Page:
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For Immediate Release
Office of the Press Secretary
May 14, 2007

Fact Sheet: Twenty in Ten: Strengthening Energy Security and Addressing Climate Change
President Bush Directs Administration To Take The First Steps Toward Regulations Based On "Twenty In Ten" Goal

      President Bush Discusses CAFE and Alternative Fuel Standards
      Briefing by Conference Call on the President's Announcement on CAFE and Alternative Fuel Standards
      Executive Order: Cooperation Among Agencies in Protecting the Environment with Respect to Greenhouse Gas Emissions From Motor Vehicles, Nonroad Vehicles, and Nonroad Engines
      In Focus: Energy

Today, President Bush Directed The U.S. Environmental Protection Agency (EPA) And The U.S. Departments Of Energy (DOE), Transportation (DOT), And Agriculture (USDA) To Take The First Steps Toward Regulations Using The "Twenty In Ten" Plan As A Starting Point. The President has directed these agencies to take the first steps toward regulations that would cut gasoline consumption and greenhouse gas emissions from motor vehicles, using as a starting point his "Twenty in Ten" plan to reduce U.S. gasoline consumption by 20 percent over the next 10 years.

The Administration Has Sent Congress Legislative Proposals To Achieve "Twenty In Ten" With Two Steps:

  1. Increasing The Supply Of Renewable And Other Alternative Fuels By Setting A Mandatory Fuels Standard To Require The Equivalent Of 35 Billion Gallons Of Renewable And Other Alternative Fuels In 2017 – Nearly Five Times The 2012 Target Now In Law. In 2017, this will displace 15 percent of projected annual gasoline use.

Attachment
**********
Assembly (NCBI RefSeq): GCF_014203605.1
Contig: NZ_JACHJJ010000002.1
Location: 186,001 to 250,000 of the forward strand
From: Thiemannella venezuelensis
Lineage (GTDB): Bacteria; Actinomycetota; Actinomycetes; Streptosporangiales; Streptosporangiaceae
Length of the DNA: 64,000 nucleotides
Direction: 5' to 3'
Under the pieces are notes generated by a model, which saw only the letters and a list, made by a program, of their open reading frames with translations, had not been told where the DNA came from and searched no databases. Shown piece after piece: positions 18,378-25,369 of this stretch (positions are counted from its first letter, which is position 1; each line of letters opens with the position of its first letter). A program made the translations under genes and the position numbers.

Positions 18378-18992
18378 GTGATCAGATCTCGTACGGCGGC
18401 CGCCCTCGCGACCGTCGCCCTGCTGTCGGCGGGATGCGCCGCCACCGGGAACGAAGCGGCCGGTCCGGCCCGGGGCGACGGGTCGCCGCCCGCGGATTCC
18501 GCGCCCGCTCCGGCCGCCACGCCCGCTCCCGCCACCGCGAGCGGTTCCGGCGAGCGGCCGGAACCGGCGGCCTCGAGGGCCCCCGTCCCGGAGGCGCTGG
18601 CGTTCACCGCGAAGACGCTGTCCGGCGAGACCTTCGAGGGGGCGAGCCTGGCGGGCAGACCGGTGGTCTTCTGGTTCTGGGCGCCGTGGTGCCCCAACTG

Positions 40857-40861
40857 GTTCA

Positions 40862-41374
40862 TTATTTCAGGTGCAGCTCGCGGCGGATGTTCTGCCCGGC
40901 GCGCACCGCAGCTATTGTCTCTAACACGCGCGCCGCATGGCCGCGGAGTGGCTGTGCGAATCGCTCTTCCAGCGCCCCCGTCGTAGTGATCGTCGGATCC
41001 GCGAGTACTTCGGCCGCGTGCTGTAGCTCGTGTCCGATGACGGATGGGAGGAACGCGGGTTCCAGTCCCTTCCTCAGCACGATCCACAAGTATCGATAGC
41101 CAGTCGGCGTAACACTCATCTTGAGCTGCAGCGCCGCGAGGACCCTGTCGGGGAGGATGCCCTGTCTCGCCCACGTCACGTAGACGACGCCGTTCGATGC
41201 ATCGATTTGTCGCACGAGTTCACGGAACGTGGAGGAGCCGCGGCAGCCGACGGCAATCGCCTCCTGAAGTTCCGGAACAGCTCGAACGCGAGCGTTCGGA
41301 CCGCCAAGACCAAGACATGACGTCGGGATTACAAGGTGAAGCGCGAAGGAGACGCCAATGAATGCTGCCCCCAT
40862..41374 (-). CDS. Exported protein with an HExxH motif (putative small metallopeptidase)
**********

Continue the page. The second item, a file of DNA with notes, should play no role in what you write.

1. Reforming And Modernizing Corporate Average Fuel Economy (CAFE) Standards For Cars And Extending The Current Light Truck Rule. In 2017, this will reduce projected annual gasoline use by up to 8.5 billion gallons, a further 5 percent reduction that, in combination with increasing the supply of renewable and other alternative fuels, will bring the total reduction in projected annual gasoline use to 20 percent.

On April 2, 2007, The Supreme Court Ruled That The EPA Must Take Action Under The Clean Air Act Regarding Greenhouse Gas Emissions From Motor Vehicles.

The Steps The President Announced Today Are Not A Substitute For Effective Legislation. The Administration will redouble its efforts to work with Congress on a bipartisan "Twenty in Ten" bill.

Today's Actions Build On The President's Continued Commitment To Our Energy Security And Our Environment

Since The President Took Office, The Federal Government Has Invested $12 Billion To Develop Cleaner, Cheaper, And More Reliable Energy Sources. We have now reached a pivotal moment where advances in technology are creating new ways to improve energy security, strengthen national security, and protect the environment. The President's "Twenty in Ten" goal will help achieve all these priorities.

The President Has Devoted $37 Billion To Climate Change-Related Activities Since 2001. The President has requested an additional $7.4 billion for FY 2008 – $205 million more than this year. This amount would support a wide range of climate change-related research, development, and deployment programs, voluntary partnerships, and international aid efforts.

The President Has Twice Increased Fuel Economy Standards For Light Trucks, Covering Model Years From 2005 Through 2011. The two actions cumulatively raised light truck fuel economy standards from 20.7 mpg prior to 2005, to 24 mpg in 2011. These actions are expected to save 14 billion gallons of fuel over the life of the affected vehicles, and reduce net greenhouse gas emissions by 107 million metric tons of carbon dioxide equivalent.

We Are Well On Track To Meet – And Currently Projected To Exceed – The President's 2002 Goal Of Reducing U.S. Greenhouse Gas Emission Intensity 18 Percent By 2012. U.S. greenhouse gas intensity declined by 2.5 percent in 2005, much faster than the average decline of 1.9 percent over the 1990-2005 period.

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